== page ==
Skin-related secondary disabilities, especially pressure ulcers, are a common problem for wheelchair users such as individuals with spinal cord injury (SCI), resulting in great discomfort and significant medical care costs. Pressure ulcers typically arise in areas of the body where prolonged pressure and shear forces are being exerted on soft tissue over bony prominences, such as the sacrum and the ischial tuberosities, inhibiting blood and oxygen supply and ultimately causing tissue ischaemia and necrosis. Individuals with SCI are at increased risk for pressure ulcers due to factors such as reduced mobility, reduced microcirculation, impaired sympathetic function, atrophy of the paralysed muscles, and a disturbed muscle pump function (also see Chap. 6). In addition, due to impaired sensation, individuals are often not aware of the necessity to relieve pressure. Although it has been shown that special cushioning systems can provide an improved redistribution of pressure, as has been reviewed in Chaps. 5 and 6, pressure ulcers still are prevalent in the SCI population. The predisposition of SCI patients with flaccid paralysis to ulcer development has been outlined in Chap. 5. It is theoretically possible that electrical stimulation (ES) and ES- induced exercise can help to reduce the risk of pressure ulcers, since they have been shown to increase muscle mass, capillary density and skin and muscle blood flow (BF). The first purpose of this chapter, therefore, is to discuss how ES can contribute to reduction of pressure ulcer risk and pressure ulcer incidence. The second purpose is to evaluate how ES can be helpful in pressure ulcer healing once preventative measures have failed.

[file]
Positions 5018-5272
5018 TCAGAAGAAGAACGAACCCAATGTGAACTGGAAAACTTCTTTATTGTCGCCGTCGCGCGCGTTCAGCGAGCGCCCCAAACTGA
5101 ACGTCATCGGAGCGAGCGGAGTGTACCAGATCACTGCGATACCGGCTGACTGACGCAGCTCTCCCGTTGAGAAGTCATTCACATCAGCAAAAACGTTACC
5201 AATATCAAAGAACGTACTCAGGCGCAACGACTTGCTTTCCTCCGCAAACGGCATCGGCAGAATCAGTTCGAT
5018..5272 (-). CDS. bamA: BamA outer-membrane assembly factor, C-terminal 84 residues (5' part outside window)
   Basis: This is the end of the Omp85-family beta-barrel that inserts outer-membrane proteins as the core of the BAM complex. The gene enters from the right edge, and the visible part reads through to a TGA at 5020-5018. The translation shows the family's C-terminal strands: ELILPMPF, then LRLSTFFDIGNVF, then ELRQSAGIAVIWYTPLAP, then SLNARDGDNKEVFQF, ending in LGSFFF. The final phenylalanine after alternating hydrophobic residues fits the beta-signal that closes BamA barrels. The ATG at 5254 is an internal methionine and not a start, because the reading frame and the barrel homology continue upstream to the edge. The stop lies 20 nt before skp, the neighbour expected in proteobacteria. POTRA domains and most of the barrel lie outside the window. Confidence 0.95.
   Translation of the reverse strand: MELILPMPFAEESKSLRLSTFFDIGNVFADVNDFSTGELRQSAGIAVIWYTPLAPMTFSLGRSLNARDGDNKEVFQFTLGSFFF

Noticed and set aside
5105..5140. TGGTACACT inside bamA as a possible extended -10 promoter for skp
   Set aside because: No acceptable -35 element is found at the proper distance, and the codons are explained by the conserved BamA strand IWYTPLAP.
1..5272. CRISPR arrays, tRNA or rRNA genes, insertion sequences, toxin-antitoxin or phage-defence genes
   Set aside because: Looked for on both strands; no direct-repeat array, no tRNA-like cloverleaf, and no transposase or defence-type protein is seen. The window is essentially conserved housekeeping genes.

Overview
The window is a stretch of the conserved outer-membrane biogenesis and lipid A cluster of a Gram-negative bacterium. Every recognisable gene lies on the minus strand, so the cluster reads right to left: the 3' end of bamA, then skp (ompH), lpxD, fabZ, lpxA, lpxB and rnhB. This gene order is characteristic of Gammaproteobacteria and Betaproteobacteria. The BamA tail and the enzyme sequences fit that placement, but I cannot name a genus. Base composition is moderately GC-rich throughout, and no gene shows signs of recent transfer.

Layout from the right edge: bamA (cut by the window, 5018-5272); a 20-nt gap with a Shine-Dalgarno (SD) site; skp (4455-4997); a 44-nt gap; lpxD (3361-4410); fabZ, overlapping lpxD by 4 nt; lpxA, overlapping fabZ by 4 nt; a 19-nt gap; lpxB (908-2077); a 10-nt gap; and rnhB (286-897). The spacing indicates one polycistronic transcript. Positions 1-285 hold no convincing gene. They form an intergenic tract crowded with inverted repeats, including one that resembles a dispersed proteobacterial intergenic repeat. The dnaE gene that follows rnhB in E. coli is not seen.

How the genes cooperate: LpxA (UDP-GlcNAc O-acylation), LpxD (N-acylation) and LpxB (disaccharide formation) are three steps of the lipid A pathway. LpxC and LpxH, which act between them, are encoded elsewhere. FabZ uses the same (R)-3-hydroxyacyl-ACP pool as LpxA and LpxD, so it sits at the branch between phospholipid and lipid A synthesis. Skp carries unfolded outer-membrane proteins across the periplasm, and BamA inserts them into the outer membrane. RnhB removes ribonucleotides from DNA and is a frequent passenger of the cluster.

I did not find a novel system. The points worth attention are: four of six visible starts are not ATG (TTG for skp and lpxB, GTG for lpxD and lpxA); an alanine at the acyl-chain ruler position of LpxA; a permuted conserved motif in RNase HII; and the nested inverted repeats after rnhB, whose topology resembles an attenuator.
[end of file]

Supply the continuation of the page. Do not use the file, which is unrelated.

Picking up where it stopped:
|Title of host publication||Pressure Ulcer Research|
|Subtitle of host publication||Current and Future Perspectives|
|Publisher||Springer Berlin / Heidelberg|
|Number of pages||19|
|ISBN (Print)||3540250301, 9783540250302|
|Publication status||Published - 2005|